In the first few days you must obtain a medical certificate from a GP or hospital doctor, which is needed to register the death. The death then needs to be registered within 5 days. Once this is done the funeral can be arranged.

The executor/s appointed in a persons Will should then apply for a Grant of Representation with their local Probate Office. If the deceased person didn’t leave a Will their next of kin which may be the spouse, civil partner or children can apply for a Grant. If you’re the partner of the person who’s died but weren’t married to them (or in a civil partnership) you can’t apply. You’re also not automatically entitled to get any of your partner’s estate. Applying for the Grant of Representation includes completing a probate application form, completing an Inheritance Tax form, sending your application and swearing an oath. The Grant gives the executors the legal right to deal with the deceased’s property, money and possessions (their ‘estate’). A Grant of Representation may not be needed if all the assets are to pass to the surviving spouse/civil partner and all assets are held jointly.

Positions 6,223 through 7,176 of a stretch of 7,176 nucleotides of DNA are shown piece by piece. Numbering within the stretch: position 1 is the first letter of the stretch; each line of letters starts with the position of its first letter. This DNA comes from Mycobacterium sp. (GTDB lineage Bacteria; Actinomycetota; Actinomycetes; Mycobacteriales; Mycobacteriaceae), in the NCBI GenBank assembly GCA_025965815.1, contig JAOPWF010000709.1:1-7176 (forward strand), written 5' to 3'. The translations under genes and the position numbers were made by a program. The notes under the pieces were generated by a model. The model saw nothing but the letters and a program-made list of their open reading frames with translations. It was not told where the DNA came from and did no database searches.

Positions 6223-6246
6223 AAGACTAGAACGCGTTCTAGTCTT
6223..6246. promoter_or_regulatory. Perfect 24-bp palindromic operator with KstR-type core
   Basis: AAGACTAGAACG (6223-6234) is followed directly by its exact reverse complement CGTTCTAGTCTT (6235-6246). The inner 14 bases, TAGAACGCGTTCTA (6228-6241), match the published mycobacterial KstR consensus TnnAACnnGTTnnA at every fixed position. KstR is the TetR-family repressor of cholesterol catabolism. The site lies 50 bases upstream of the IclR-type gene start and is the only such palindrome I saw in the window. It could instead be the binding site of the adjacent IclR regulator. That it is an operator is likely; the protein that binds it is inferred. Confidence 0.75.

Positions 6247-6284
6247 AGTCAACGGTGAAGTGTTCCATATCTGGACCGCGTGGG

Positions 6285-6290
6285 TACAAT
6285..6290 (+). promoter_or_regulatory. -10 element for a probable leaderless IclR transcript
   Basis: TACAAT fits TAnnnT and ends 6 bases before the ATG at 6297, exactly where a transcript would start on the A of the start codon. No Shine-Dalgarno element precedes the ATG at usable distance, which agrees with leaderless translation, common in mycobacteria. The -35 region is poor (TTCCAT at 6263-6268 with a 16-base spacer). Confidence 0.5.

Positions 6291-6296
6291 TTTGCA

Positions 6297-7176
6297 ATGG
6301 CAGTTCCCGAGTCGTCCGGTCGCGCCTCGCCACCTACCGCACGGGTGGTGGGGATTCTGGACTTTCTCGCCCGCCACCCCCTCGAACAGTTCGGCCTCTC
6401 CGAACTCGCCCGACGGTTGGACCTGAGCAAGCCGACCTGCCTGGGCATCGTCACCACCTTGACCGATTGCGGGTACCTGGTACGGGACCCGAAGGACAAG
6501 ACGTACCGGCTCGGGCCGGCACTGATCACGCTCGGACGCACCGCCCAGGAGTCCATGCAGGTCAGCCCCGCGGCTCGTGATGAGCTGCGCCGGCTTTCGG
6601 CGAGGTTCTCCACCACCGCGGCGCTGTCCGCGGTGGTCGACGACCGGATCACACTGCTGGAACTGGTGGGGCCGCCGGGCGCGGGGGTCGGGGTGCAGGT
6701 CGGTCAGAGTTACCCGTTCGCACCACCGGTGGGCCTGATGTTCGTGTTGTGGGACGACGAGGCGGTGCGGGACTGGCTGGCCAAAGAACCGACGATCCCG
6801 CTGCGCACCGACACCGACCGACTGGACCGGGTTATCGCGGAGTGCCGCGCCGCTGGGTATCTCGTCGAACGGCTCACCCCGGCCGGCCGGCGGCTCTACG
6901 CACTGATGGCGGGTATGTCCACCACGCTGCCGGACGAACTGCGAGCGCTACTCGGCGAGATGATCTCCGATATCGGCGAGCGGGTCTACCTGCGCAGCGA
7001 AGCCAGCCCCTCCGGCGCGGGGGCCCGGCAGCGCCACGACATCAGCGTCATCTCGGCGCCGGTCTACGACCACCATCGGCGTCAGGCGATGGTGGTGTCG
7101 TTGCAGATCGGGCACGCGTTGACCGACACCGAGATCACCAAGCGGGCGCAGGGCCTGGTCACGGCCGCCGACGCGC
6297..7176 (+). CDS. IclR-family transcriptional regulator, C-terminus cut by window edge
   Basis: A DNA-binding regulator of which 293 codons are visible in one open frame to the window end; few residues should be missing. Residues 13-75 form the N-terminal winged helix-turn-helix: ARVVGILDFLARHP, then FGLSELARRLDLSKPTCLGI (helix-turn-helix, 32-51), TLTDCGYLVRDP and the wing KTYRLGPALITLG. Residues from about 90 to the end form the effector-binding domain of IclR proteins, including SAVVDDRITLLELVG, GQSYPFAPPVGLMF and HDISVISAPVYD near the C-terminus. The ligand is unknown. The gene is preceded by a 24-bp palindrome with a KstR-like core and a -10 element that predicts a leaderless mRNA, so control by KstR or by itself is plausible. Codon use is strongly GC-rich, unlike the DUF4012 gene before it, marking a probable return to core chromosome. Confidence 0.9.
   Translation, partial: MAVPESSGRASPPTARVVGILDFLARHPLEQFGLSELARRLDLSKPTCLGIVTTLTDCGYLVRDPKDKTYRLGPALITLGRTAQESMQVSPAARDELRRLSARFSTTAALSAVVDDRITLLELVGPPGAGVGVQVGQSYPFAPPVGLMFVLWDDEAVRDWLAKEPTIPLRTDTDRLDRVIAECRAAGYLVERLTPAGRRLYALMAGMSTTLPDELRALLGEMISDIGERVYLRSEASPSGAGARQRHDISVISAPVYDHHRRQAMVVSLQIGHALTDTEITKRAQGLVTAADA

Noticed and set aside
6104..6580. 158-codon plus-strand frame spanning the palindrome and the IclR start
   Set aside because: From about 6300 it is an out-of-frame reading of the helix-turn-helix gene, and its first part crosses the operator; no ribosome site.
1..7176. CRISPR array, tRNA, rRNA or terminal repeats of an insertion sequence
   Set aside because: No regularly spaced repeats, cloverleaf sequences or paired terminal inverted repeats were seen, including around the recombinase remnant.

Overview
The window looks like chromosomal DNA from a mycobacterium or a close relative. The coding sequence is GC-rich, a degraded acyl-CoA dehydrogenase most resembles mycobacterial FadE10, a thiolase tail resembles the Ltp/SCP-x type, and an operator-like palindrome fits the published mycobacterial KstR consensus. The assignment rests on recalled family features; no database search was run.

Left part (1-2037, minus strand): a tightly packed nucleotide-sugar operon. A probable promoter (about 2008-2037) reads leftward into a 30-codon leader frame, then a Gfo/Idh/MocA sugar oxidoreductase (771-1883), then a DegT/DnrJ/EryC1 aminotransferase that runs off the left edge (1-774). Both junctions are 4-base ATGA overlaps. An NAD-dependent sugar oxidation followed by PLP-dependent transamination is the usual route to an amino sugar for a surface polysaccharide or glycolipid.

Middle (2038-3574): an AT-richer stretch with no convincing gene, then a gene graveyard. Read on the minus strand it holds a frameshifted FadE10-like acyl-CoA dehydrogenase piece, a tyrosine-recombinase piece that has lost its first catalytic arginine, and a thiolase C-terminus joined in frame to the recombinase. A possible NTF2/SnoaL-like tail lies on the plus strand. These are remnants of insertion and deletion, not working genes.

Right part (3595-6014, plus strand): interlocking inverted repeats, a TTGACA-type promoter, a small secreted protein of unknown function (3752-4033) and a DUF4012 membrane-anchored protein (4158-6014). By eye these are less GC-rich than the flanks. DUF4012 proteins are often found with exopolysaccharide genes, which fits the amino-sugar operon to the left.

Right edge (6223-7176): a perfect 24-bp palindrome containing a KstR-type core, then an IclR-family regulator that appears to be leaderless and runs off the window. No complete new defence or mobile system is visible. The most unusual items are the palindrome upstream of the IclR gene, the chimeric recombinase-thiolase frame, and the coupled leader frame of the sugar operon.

Once the Grant has been issued the executors would then contact organisations to get hold of the decease person’s assets. These assets should then be released and transferred to the executorship account. If the deceased had a pension a surviving spouse (or civil partner) may be entitled to money from it. As the executor your next role will be to pay off any debts, outstanding tax or payments before distributing the estate as detailed in the Will or by the Intestacy rules. Finally the estate accounts can be prepared and these must be approved and signed by both the executors and main beneficiaries.